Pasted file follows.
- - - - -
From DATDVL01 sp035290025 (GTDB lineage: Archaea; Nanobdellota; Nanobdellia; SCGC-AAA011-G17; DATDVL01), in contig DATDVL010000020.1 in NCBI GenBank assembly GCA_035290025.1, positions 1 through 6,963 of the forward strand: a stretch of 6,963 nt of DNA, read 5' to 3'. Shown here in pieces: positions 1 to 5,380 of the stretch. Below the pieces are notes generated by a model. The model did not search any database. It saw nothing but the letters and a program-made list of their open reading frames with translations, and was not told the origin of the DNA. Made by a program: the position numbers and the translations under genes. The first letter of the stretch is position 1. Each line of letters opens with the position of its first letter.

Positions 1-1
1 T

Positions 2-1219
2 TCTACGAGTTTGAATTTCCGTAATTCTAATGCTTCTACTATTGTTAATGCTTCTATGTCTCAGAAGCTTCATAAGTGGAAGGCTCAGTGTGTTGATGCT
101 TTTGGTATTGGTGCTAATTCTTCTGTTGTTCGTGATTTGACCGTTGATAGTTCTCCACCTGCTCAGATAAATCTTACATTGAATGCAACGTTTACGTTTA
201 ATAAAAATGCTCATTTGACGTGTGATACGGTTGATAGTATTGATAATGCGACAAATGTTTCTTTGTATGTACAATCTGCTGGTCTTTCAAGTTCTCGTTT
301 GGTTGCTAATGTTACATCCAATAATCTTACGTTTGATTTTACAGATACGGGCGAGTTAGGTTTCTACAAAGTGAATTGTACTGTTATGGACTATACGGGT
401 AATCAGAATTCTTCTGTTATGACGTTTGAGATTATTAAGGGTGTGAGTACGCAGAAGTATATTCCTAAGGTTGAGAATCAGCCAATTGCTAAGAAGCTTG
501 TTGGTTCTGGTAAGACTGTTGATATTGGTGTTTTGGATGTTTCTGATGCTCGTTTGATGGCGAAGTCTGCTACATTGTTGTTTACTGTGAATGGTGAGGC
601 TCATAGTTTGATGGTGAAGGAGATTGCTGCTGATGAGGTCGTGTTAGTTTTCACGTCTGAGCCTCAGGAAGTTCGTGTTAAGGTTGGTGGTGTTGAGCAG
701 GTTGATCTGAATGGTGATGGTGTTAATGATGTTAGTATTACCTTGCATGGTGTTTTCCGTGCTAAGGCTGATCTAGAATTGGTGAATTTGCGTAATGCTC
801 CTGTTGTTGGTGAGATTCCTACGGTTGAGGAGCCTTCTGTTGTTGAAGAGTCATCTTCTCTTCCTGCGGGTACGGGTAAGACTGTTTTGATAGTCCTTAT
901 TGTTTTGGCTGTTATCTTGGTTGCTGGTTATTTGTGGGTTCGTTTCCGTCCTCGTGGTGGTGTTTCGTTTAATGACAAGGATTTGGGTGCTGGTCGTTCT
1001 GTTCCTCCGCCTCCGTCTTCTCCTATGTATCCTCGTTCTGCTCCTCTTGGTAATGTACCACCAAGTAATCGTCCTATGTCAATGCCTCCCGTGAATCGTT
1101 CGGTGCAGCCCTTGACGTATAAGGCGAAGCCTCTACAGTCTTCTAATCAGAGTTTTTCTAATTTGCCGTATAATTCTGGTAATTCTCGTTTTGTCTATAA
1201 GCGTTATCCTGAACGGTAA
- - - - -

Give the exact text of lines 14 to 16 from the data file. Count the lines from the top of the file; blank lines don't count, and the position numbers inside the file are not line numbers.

901 TGTTTTGGCTGTTATCTTGGTTGCTGGTTATTTGTGGGTTCGTTTCCGTCCTCGTGGTGGTGTTTCGTTTAATGACAAGGATTTGGGTGCTGGTCGTTCT
1001 GTTCCTCCGCCTCCGTCTTCTCCTATGTATCCTCGTTCTGCTCCTCTTGGTAATGTACCACCAAGTAATCGTCCTATGTCAATGCCTCCCGTGAATCGTT
1101 CGGTGCAGCCCTTGACGTATAAGGCGAAGCCTCTACAGTCTTCTAATCAGAGTTTTTCTAATTTGCCGTATAATTCTGGTAATTCTCGTTTTGTCTATAA